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2 Easy Ways To Do The Padded Satin Stitch

The padded satin stitch is a fill stitch that is part of the satin stitch family. It is great to use for areas you want to add a bit more dimension to, as the stitches are more prominent and stand off of the fabric more. Because of it’s 3-dimensional quality, it’s considered a staple stitch in stumpwork embroidery.

The name is exactly as it suggests: this stitch has layers of stitches that pad the surface stitches. You don’t need a ton of embroidery thread to achieve a fluffy look to your embroidery! In this tutorial I only used 4 strands at a time.

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embroidered yarn ball made with padded satin stitches

Variations of Padded Satin Stitches

There are several different ways to go about making this stitch. You can make groups of satin stitches and layer them on top of one another, or you can fill in the shape entirely with split stitches, seed stitches, or stem stitches before you fill in the shape with satin stitches. This post will show you a few different approaches.

Padded Satin Stitch Using Layers of Satin Stitches

This first way creates somewhat of a dome-like appearance on the fabric because the center of the shape will have the most layers of stitches. It’s great for spherical shapes, but can be used with any other shape as well.

padded satin stitch using layers of satin stitches.

For this example, I omitted stitching along the outline, but you can split stitch the outline of the shape before you get started to create a guide that will help keep the edges of the stitches neat.

  • Make a group of stitches in the center of the desired shape. Do not fill in the entire shape. You’ll want to leave a margin of empty space between these stitches and the outline.
  • Begin making stitches over top of the first area you just stitched. Make these stitches going in the exact opposite direction than you first stitched. (i.e. if you made the first group of stitches vertical, make these diagonal or horizontal this time) This will allow the stitches to sit on top of the existing stitches nicely. Again, don’t fill in the shape completely yet.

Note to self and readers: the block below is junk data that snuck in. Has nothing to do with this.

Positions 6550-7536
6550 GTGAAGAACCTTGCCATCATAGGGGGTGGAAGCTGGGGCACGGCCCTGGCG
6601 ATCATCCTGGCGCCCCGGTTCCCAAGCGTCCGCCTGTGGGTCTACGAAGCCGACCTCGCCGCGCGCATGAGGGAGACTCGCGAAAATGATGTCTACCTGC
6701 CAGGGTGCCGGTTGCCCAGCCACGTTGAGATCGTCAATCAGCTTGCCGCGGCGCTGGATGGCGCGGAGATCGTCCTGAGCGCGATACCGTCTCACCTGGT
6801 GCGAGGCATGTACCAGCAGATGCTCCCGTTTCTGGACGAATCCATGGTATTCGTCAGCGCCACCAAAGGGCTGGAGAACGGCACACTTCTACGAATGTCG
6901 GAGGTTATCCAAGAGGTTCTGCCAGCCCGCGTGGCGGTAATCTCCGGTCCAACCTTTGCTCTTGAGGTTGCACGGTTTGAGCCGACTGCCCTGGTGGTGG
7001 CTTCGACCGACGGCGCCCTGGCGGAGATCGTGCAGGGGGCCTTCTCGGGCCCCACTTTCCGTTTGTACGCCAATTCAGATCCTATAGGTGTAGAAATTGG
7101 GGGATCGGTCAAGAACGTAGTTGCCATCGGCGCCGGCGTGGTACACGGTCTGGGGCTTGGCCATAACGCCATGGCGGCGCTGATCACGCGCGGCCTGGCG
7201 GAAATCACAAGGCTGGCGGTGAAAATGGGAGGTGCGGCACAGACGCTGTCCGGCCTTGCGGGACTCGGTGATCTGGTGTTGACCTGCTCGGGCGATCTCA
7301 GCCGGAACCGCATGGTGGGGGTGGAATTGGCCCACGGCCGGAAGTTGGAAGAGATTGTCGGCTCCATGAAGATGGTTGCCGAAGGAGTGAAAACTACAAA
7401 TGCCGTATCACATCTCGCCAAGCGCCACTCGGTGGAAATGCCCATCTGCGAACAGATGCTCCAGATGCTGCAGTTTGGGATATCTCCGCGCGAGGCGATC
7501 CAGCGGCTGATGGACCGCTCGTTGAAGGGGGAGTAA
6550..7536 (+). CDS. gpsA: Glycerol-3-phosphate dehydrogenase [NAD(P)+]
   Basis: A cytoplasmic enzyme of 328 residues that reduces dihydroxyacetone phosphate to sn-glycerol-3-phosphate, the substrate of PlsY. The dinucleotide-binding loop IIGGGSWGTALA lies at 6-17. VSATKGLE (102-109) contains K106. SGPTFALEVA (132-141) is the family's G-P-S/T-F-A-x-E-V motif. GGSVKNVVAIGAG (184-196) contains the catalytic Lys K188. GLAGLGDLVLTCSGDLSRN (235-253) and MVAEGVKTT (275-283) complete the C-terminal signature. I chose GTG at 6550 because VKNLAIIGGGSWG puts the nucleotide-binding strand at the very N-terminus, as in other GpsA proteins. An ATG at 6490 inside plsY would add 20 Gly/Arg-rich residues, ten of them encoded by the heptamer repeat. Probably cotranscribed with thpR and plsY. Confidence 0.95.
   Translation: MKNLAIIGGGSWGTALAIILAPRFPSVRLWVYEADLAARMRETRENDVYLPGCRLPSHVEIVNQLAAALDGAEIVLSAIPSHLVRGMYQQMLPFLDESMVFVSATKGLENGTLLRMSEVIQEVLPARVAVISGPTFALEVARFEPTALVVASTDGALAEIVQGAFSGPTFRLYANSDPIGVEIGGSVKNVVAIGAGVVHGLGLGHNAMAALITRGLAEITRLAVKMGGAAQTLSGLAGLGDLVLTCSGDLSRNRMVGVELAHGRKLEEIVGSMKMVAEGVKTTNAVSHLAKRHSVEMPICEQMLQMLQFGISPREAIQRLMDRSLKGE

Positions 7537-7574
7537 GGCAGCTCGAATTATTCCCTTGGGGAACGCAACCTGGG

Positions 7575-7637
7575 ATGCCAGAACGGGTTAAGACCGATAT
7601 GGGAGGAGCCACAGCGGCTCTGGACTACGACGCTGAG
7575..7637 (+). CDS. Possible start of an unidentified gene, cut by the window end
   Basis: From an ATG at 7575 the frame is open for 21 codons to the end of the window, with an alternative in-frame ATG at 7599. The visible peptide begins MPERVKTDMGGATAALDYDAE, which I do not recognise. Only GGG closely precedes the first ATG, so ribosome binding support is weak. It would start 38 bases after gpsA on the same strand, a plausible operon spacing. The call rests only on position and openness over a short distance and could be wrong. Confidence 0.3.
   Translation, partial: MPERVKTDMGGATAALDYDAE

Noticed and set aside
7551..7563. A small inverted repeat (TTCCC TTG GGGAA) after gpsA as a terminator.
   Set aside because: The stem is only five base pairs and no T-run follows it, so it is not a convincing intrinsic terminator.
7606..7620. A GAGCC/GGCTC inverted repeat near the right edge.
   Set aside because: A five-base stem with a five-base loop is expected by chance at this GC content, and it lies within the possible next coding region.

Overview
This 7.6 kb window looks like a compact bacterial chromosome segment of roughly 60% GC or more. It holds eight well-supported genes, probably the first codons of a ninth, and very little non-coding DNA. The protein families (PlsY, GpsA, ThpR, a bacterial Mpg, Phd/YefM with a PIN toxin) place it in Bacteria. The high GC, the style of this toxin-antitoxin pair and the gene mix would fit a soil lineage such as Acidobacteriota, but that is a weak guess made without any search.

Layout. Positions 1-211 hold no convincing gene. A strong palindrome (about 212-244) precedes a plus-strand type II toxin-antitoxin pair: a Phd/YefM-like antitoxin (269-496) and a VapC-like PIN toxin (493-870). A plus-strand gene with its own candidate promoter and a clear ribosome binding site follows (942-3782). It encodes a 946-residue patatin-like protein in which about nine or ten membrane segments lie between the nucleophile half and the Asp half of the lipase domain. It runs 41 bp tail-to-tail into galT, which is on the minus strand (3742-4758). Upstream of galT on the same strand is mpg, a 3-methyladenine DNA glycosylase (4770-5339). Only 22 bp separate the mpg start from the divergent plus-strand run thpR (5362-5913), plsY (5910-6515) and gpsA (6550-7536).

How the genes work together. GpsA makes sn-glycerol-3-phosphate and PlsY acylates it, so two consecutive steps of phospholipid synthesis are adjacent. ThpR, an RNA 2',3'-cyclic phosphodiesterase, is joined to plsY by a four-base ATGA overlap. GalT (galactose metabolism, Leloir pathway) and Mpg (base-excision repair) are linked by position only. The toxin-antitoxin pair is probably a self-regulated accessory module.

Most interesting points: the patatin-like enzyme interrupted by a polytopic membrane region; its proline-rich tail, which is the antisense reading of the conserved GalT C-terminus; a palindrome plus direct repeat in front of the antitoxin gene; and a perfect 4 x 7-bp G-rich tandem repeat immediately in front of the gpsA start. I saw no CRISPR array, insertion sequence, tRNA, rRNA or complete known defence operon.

• Finally, make more stitches on top of the existing stitches, again going the opposite direction as the last layer of stitches and fill in the rest of the shape. You should now have a nice 3-dimensional shape.

You can make as many layers as you would like within the shape depending on how prominent you want the stitches to be.

Padded Satin Stitch Using Split Stitches

This next method for padding the satin stitch is one that will create a prominent shape whose surface is even throughout. This is because you will fill the entire shape in with a fill stitch before stitching over it with satin stitches. Whatever stitch you use is purely preference.

Play around with a few of these to see which ones you like the best:

  • split stitch
  • stem stitch
  • seed stitch
  • Split stitch the outline of the shape.
  • Fill in the entire shape with a fill stitch. (For the example, I used split stitch.) These should generally run in the opposite direction than the direction you plan to fill the satin stitches in.
  • Make stitches over top of the fill stitches, filling the shape in entirely.

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